Sawyer et al. (1982) noted a similarity between the salivary glands of H. ghilianii and neural ganglia. Such comparisons were shown by Marshall and Lent (1984) to be misleading because the cells are clearly not neuronal and their processes are not part of an integrative neuropile, but are totally independent of one another. Nevertheless, the individual salivary cells do bear many resemblances to neurones; for example, they extend a long process (10 cm or more) that conducts action potentials to the terminal where release of secretory products occurs, apparently as a result of Ca2+ influx (Wuttke et al. 1989). The variety of transmitter-activated or modulated conductances demonstrated here and the electrophysiological effects of cyclic nucleotides increase the similarity. The various effects of 5-HT on the salivary cells have all been found in neurones: e.g. the depolarization resulting from a decrease in resting K+ conductance (Siegelbaum et al. 1982), the decrease in subthreshold voltage-gated K+ current, with a net increase in inward Ca2+ current (Paupardin-Tritsch et al. 1981), the increase in amplitude and duration of action potentials (Gerschenfeld et al. 1986), the reduction in spike frequency adaptation (Andrade and Nicoll, 1987), and the potentiation of inwardly rectifying current (Benson and Levitan, 1983). Such effects allow transmitters not only to excite or inhibit but also to influence the pattern of action potential discharge, to control the way in which neurones integrate incoming synaptic input and to modulate transmitter release. Subtle effects are unlikely to be important in the salivary cells of H. ghilianii, which appear to remain inactive until feeding occurs and then simply pour out copious secretions. Nevertheless, several features suggest the possibility of a modulatory role for 5-HT, which does not excite the gland cells. It would be well placed to exert such effects if it is released from the synapses onto the gland-cell terminals observed under the electron microscope (Walz et al. 1988). This innervation is reminiscent of input onto presynaptic terminals, for example where 5-HT has facilitatory effects on transmitter release via cyclic AMP (Kandel and Schwartz, 1982). Similarly, in the gland cells, 5-HT might increase release of secretory products by its effects on the amplitude and duration of the action potentials that invade the terminal. Certainly the action potential is a stimulus for secretion (Wuttke et al. 1989), though it is not known whether it is the natural stimulus.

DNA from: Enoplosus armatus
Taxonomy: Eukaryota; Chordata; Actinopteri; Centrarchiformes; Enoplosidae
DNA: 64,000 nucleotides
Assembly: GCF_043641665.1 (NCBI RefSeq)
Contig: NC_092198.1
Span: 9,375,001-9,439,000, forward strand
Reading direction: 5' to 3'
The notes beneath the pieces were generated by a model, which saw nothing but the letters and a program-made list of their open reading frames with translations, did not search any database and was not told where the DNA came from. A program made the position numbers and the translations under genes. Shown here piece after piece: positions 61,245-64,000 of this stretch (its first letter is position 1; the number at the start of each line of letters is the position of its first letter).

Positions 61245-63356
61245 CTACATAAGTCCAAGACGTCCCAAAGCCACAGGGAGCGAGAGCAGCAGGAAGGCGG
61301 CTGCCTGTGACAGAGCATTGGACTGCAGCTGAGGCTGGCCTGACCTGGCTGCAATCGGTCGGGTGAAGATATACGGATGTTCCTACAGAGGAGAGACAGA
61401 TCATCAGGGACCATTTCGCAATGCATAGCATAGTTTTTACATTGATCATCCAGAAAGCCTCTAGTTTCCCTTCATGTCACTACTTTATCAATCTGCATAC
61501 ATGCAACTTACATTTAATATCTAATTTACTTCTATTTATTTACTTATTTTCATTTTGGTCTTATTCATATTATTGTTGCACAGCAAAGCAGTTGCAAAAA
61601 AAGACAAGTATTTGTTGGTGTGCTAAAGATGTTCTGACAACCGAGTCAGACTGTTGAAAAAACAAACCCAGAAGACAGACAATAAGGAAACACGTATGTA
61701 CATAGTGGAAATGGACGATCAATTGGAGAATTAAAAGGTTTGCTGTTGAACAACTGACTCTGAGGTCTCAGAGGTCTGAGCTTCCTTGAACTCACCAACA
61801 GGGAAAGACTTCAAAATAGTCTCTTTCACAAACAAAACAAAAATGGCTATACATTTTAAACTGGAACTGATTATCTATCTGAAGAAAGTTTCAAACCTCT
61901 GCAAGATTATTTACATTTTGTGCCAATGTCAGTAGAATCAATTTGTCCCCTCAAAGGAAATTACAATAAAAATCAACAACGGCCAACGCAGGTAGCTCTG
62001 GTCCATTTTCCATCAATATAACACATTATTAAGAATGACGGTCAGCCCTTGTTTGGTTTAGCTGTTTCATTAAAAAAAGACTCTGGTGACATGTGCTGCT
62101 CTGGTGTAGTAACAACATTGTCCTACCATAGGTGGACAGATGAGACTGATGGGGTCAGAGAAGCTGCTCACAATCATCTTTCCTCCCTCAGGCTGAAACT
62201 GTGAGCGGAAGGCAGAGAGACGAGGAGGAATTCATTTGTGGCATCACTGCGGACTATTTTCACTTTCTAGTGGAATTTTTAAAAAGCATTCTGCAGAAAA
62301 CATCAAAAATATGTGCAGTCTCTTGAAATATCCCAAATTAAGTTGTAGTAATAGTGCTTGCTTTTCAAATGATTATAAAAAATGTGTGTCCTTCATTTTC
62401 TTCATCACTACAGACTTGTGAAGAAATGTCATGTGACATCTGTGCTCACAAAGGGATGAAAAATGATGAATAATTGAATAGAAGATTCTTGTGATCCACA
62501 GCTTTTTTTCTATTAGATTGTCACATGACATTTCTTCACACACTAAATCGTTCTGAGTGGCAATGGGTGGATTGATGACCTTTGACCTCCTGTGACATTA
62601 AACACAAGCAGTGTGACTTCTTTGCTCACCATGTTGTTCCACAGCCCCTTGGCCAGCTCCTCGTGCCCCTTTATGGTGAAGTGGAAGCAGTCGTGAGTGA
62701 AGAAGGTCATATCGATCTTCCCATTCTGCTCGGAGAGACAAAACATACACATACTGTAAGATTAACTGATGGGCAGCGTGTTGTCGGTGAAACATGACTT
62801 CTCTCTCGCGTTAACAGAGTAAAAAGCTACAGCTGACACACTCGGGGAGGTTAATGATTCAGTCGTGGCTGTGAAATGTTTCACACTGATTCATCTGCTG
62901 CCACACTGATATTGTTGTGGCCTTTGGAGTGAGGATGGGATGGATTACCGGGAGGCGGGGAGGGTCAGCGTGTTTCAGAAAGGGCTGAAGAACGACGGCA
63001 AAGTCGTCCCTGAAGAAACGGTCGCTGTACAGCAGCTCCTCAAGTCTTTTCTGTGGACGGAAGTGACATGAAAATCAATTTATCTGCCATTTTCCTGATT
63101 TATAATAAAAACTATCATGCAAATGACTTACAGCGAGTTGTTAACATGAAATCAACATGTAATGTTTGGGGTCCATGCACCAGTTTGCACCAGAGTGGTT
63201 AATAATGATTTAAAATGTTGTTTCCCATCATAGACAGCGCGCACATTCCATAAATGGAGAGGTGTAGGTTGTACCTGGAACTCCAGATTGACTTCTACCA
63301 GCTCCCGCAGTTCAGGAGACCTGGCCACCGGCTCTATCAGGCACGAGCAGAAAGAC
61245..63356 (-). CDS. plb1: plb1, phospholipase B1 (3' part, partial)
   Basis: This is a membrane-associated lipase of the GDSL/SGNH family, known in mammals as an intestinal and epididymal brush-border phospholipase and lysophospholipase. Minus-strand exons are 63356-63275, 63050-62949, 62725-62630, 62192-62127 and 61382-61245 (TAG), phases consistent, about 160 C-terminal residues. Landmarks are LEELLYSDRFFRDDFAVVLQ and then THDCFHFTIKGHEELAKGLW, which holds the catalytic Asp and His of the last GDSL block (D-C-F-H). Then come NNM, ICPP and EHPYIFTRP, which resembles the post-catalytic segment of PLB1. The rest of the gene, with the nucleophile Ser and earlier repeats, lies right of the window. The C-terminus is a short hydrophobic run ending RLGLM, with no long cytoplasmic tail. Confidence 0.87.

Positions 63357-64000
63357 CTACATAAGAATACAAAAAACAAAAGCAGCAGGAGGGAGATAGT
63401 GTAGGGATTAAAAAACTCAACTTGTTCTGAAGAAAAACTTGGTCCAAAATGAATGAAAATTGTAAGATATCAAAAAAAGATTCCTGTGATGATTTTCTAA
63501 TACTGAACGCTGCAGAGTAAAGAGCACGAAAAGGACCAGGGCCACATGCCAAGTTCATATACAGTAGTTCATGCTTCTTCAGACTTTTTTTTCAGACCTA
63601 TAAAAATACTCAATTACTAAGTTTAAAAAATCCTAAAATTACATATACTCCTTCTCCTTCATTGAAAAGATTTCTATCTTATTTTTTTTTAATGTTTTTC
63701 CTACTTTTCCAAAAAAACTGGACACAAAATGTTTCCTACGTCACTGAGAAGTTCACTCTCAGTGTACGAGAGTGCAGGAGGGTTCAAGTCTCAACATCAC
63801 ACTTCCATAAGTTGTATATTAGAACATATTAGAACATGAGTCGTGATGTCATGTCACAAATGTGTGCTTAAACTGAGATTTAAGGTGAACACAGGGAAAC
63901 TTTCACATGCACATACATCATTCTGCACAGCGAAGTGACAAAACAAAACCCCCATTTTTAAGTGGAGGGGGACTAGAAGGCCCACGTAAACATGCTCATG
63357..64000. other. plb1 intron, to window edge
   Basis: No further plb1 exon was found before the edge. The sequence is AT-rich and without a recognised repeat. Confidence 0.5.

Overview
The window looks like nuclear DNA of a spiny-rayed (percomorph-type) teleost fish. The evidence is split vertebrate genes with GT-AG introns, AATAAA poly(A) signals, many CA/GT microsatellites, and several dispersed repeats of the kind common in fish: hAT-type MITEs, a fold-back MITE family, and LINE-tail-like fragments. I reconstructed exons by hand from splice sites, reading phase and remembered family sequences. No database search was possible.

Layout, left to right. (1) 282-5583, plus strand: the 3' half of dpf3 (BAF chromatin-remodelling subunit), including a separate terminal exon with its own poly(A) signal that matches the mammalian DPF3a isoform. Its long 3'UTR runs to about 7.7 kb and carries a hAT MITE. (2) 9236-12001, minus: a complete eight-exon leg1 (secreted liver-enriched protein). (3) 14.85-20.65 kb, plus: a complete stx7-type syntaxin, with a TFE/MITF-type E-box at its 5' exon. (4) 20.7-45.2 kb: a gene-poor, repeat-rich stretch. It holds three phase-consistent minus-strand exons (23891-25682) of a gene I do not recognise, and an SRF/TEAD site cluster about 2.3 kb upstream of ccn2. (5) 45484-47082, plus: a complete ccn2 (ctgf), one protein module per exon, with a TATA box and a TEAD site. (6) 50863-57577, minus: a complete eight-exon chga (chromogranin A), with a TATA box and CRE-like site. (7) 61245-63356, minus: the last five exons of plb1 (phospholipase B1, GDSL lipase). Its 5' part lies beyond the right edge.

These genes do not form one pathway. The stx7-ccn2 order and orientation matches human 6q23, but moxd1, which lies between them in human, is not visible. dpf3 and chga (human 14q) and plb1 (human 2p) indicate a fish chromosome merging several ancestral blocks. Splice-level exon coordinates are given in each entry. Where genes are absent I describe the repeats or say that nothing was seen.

Although the effects of 5-HT on the cell body are almost certainly direct, the possibility exists that 5-HT elicits secretion indirectly via an effect on the nervous system. Repetitive stimulation of the stomatogastric nerve (leading from the brain to the proboscis) elicits gland-cell action potentials and secretion, although it is possible that the effects are mediated by a nerve plexus in the proboscis (see Wuttke et al. 1989). Depending on the source of the innervation, 5-HT may thus stimulate plexus neurones or, perhaps, initiate or modulate the release of transmitter from the presynaptic terminals at the ductule ending. It would be difficult to test for such indirect effects because most procedures designed to alter synaptic transmission would also be expected to change secretion. If 5-HT does act by stimulation of the nervous system, however, it does not mimic the effect of electrical stimulation, which elicits gland-cell action potentials.
An obvious feature of the 5-HT effects is that they all tend to increase cell excitability. This includes the effect on the inward rectifier in the few cells with a high membrane potential where the rectifier is activated, but could include many more cells if their resting membrane potential in vivo is a little higher than that recorded in isolated glands. One possibility is that 5-HT may raise the normally low level of excitability and allow a second, excitatory transmitter to produce a maintained discharge during feeding. This is purely speculative, but the possibility that two transmitters are used is suggested by the presence of small clear vesicles and large dense-cored vesicles in synaptic terminals onto ductules at the proboscis tip (Walz et al. 1988).
Dual role for 5-HT
The situation is thus complex. 5-HT does not excite the gland cells and appears, from its electrophysiological effects, to be suited to a modulatory role. Nevertheless, it stimulates secretion, so perhaps a dual role should be considered. In this respect it is noteworthy that, even at high concentrations, 5-HT elicits relatively little secretion compared with amounts that can be elicited in other ways, for example by activating the gland cells with Ca2+-free saline (Wuttke et al. 1989) or by procedures that increase intracellular pH (W. A. Wuttke and M. S. Berry, unpublished observation). Certainly 5-HT alone is not a potent secretagogue, leaving scope for additional, modulatory actions.
This work was supported by a grant from the Science and Engineering Research Council (no. GR/F/17087). We are grateful to the SmithKline (1982) Foundation for provision of a pulse generator.